With degrees in communications and political science, her dual degree prepared her for law school.

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April 29, 2021

Editor’s note: This story is part of a series of profiles of notable spring 2021 graduates.

Madeleine Stewart, a native of Minneapolis, Kansas, will graduate in May with a degree in Spanish Linguistics with an impressive 4.24 GPA, and she also successfully earned a certificate in Teaching English as a Second or Foreign Language (TESOL).

Madeleine Stewart will be graduating in Spanish linguistics in May.
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Stewart, who first started a theater major, had an eye-opener while watching the movie “The Arrival” and saw how complex and rewarding linguistics can be. At that point, she knew she wanted to change majors and study Spanish linguistics at ASU’s School of International Letters and Cultures.

Stewart enthusiastically embarked on her new journey of linguistic adventure, difficult as it was.

“I remember how Maddie approached me before I even had her in one of my classes. She said she had heard about my approach to teaching German and was intrigued to be in one of my classes,” said Sara Lee, senior lecturer in German at the School of Letters and International Cultures. “We had a conversation right there. about language learning and her enthusiasm for languages ​​was just wonderful. She has taken five classes with me and her linguistic and inquisitive mind is constantly working and making amazing connections.

“As a linguist, I tend to be very enthusiastic about complex and difficult grammatical structures and their cross-linguistic connections. She is the perfect example of an intrinsically motivated learner, whose mind yearns for challenges and to expand and deepening her knowledge at every moment. Maddie never missed any assignments in any of the classes, but she often asked for extra materials to make sure she fully understood everything. Without a doubt, Maddie will change this world for the best, and I couldn’t be more proud of her.

And Stewart’s passion for linguistics does not stop. In the fall, she will return to Kansas to pursue a master’s degree in linguistics at the University of Kansas.

We caught up with Stewart virtually to ask her a few more questions about her journey at ASU:

Question: What was your “aha” moment, when you realized you wanted to study the field you majored in?

To respond: My beautiful “aha” moment when I realized I had to study linguistics was when I watched “The Arrival” with Amy Adams. There’s this scene where she explains to the mathematicians why it’s so complex to communicate with aliens who stole my heart and made me go from majoring in theater to majoring in Spanish linguistics! I’m so dedicated to my job that I’m taking a master’s degree in linguistics at the University of Kansas this fall!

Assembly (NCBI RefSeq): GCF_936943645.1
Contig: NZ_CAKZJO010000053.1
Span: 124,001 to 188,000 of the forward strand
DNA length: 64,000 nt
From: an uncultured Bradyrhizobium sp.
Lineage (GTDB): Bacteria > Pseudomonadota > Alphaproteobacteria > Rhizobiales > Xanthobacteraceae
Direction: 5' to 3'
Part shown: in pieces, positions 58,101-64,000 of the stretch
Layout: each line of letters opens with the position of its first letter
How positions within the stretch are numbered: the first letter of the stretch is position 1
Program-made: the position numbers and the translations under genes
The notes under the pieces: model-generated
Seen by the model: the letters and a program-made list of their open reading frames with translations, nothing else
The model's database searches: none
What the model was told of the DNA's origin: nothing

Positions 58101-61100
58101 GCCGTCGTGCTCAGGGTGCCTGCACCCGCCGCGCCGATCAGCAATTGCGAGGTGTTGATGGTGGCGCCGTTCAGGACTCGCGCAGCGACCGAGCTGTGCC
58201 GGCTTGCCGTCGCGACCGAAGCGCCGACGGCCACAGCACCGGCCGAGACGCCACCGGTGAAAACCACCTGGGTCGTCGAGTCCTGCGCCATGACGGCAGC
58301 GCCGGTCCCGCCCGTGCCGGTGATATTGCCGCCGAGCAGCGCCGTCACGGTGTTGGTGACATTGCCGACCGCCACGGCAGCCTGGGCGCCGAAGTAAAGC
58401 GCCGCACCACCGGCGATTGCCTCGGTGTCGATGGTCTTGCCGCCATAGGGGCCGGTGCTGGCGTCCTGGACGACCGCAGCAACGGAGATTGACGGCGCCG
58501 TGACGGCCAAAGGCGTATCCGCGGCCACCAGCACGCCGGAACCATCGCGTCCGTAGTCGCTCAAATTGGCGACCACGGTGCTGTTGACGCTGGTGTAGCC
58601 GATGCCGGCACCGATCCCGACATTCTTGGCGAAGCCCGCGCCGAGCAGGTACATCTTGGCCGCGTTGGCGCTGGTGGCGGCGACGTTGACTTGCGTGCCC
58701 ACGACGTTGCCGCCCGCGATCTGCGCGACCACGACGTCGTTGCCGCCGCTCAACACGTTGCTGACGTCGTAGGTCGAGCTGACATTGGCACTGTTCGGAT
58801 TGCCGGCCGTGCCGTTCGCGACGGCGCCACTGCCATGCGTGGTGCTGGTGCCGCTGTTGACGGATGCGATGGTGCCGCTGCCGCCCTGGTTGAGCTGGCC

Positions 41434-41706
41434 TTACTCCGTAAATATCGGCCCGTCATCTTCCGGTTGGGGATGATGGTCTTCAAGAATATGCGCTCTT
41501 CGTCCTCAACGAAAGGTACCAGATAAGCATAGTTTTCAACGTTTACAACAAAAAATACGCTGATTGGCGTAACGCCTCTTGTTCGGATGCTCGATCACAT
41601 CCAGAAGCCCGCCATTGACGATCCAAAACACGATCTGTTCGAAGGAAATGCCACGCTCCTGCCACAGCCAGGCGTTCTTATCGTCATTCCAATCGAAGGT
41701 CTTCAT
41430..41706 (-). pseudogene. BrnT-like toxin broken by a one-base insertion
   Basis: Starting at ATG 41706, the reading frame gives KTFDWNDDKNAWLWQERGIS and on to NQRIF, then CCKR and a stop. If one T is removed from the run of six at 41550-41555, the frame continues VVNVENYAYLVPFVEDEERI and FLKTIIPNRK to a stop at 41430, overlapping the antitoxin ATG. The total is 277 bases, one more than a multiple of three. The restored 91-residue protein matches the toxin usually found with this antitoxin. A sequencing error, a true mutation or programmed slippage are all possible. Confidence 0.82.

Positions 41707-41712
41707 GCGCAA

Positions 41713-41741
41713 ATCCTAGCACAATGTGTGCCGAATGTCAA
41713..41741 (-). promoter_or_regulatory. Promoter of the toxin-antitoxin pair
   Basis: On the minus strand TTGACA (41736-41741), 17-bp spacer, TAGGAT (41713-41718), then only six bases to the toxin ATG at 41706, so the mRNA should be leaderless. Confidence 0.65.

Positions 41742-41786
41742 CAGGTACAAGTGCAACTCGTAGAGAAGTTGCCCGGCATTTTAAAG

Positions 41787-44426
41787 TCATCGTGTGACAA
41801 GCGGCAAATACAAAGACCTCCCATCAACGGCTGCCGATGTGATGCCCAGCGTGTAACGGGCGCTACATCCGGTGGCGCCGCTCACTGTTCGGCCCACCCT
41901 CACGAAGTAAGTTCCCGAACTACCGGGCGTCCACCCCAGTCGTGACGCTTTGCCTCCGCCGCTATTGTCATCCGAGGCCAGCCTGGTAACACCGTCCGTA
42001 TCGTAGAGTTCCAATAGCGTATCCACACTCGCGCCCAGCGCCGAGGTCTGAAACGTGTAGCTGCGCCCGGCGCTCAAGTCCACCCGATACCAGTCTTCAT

Q: What did you learn at ASU — in class or otherwise — that surprised you or changed your perspective?

A: I learned not to take as many classes as humanly possible! Graduation will happen – one way or another – and suffering miserably in 21 credit hours just isn’t worth it.

Q: Why did you choose ASU?

A: Honestly, I chose ASU because I was ready to move out of state, but wanted a good, affordable education. With the high school GPA scholarship that I gratefully received, ASU seemed like the right fit!

Q: Which teacher taught you the most important lesson at ASU?

A: German Department lecturer Sara Lee was and still is one of the most inspiring people I have met at ASU. With my disability frequently interfering with my education – not to mention the disabilities of my immediate family members – she remained steadfast in her mission to support me and my classmates in our language learning endeavors. Additionally, she is studying dyslexia as a hobby, which inspired me to do the same with my future research in linguistics.

Q: What is the best advice you would give to those still in school?

A: The most important advice I can give to a current student is to put yourself and your health – physical and mental – first. Grades are only important if you grow enough to see them. Homework can wait, but not your health and well-being. Prioritize you.

Q: Where was your favorite place on campus, whether to study, meet friends or just think about life?

A: My favorite spot on campus that I miss SO MUCH is the big tree near the WP Carey School of Business. I loved sitting in the grass under that tree and hanging out. So beautiful!

Q: What are your plans after graduation?

A: I plan to move to Lawrence, Kansas and pursue my college education there! Jayhawk Rock Chalk!

Q: If someone gave you $40 million to solve a problem on our planet, what would you tackle?

A: If I suddenly ran into $40 million, I would try to fix the issues that prevent individuals from getting an education, whether it’s debt, childcare, transportation, etc. Education is no longer a luxury – it’s a necessity in our tough economic climate. ; therefore, I believe that every individual can achieve a bachelor’s degree or higher.

Q: Any advice for future SILC students?

A: Reach out to people! Talk to your teachers! Talk to other people in your classes! Build relationships so that when you get college applications or job references, you have someone to lean on. Likewise, if you plan to do research with your language, read all the academic papers you can get your hands on! Start an annotated bibliography NOW so you can refer to these articles for future assignments!


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